(Indianapolis, IN) - A temporary hold has been placed on Indiana's new abortion law, which is one of the most restrictive in the country. The ruling is in response to a lawsuit filed by the American Civil Liberties Union and other plaintiffs like Planned Parenthood of Indiana.
The law, which took effect September 15, bans abortion except in some instances of rape or incest and if the life or health of the unborn child's mother and baby are at risk.
In her ruling, Special Judge Kelsey B. Hanlon from Owen County said abortion was not legal when the Indiana Constitution was written. However, the Republican judge said language in the state constitution suggests a "reasonable likelihood" that decisions about family planning, including whether to carry a pregnancy to term, are protected.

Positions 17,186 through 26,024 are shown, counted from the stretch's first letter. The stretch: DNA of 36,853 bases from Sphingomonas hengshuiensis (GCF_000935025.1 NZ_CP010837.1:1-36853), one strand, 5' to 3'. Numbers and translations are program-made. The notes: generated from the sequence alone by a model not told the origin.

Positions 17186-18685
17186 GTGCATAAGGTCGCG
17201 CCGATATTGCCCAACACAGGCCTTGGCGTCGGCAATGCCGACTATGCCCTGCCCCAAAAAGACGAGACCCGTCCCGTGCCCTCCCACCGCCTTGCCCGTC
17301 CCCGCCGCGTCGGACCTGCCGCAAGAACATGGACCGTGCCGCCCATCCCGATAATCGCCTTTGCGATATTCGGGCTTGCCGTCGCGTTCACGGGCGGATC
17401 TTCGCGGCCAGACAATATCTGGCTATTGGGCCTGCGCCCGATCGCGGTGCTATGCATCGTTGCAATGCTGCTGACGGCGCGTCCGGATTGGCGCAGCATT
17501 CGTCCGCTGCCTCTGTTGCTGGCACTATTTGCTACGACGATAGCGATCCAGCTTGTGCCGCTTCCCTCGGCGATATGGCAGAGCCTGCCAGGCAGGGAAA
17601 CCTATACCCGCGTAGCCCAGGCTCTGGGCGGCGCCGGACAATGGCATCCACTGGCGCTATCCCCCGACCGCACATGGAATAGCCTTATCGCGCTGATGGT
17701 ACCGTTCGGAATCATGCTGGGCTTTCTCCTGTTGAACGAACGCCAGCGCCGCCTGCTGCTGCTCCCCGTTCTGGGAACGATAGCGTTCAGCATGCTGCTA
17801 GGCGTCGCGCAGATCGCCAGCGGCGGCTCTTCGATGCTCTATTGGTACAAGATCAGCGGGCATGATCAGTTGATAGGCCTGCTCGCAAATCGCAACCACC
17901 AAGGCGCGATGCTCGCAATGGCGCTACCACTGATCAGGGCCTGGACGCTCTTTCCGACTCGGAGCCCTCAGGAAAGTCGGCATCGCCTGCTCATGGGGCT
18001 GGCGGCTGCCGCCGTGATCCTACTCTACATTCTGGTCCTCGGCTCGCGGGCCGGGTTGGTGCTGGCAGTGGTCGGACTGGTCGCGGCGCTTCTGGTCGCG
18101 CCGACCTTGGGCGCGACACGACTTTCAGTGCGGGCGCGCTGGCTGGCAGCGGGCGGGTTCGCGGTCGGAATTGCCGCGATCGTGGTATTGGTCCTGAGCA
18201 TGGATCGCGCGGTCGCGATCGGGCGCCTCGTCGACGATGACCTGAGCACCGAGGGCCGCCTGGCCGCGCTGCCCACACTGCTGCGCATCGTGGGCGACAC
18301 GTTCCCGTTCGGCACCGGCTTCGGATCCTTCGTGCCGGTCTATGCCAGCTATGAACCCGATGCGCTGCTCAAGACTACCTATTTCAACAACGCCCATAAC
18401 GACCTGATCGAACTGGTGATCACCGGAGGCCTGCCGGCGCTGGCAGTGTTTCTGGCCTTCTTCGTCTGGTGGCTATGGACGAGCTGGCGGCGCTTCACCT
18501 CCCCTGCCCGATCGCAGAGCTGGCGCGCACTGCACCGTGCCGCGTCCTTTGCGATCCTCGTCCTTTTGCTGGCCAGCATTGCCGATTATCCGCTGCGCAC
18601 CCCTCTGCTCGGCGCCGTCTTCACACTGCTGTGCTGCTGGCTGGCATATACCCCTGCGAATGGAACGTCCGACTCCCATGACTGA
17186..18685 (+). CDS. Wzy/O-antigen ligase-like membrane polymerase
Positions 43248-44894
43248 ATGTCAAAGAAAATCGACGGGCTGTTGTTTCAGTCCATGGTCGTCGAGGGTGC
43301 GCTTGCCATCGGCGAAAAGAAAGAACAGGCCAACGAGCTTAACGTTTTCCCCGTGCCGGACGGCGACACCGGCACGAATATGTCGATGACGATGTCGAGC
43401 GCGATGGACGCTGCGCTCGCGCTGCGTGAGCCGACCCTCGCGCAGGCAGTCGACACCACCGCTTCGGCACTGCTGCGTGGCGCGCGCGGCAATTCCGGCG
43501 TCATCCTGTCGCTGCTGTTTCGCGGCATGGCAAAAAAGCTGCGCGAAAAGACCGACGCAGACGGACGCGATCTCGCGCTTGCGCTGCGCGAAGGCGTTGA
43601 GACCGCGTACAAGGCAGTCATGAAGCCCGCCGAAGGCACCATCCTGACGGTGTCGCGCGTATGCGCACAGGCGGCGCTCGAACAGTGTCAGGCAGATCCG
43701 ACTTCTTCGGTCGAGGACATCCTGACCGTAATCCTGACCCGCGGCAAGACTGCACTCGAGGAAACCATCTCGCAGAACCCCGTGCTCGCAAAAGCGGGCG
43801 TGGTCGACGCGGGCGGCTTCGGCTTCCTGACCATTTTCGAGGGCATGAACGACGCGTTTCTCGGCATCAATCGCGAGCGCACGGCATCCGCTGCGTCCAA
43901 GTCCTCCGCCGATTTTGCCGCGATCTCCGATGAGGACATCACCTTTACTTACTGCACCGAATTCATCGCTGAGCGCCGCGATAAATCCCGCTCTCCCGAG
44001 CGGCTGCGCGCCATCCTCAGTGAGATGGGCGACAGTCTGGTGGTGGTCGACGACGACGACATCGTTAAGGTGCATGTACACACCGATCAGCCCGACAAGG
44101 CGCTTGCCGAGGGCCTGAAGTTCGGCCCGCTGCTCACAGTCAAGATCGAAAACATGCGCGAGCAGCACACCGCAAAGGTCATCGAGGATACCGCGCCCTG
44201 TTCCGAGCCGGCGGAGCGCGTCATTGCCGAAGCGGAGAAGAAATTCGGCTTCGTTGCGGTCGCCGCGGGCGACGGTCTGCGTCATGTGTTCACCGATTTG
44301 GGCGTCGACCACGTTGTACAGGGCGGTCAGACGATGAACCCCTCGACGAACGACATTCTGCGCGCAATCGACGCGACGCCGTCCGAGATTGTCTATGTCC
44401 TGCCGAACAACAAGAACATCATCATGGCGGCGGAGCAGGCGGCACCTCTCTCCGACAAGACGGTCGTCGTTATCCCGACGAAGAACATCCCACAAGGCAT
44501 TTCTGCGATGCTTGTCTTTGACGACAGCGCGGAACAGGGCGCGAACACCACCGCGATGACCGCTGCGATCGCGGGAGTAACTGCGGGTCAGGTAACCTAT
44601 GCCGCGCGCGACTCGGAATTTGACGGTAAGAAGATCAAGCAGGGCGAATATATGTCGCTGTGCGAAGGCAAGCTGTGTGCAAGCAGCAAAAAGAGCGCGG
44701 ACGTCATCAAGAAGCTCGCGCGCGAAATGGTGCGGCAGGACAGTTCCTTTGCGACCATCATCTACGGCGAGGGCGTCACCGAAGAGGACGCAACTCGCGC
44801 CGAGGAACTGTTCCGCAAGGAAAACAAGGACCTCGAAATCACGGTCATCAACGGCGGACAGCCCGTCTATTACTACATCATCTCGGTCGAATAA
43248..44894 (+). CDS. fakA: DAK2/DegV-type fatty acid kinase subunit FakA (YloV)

Republican Indiana Attorney General Todd Rokita said his office plans to appeal the decision.
"Our office remains determined to fight for the lives of the unborn, and this law provides a reasonable way to begin doing that," Rokita said in a statement.
In a joint statement, the ACLU of Indiana and other plaintiffs in the case welcomed the decision but said, "this is just one step along a long road to protect abortion rights."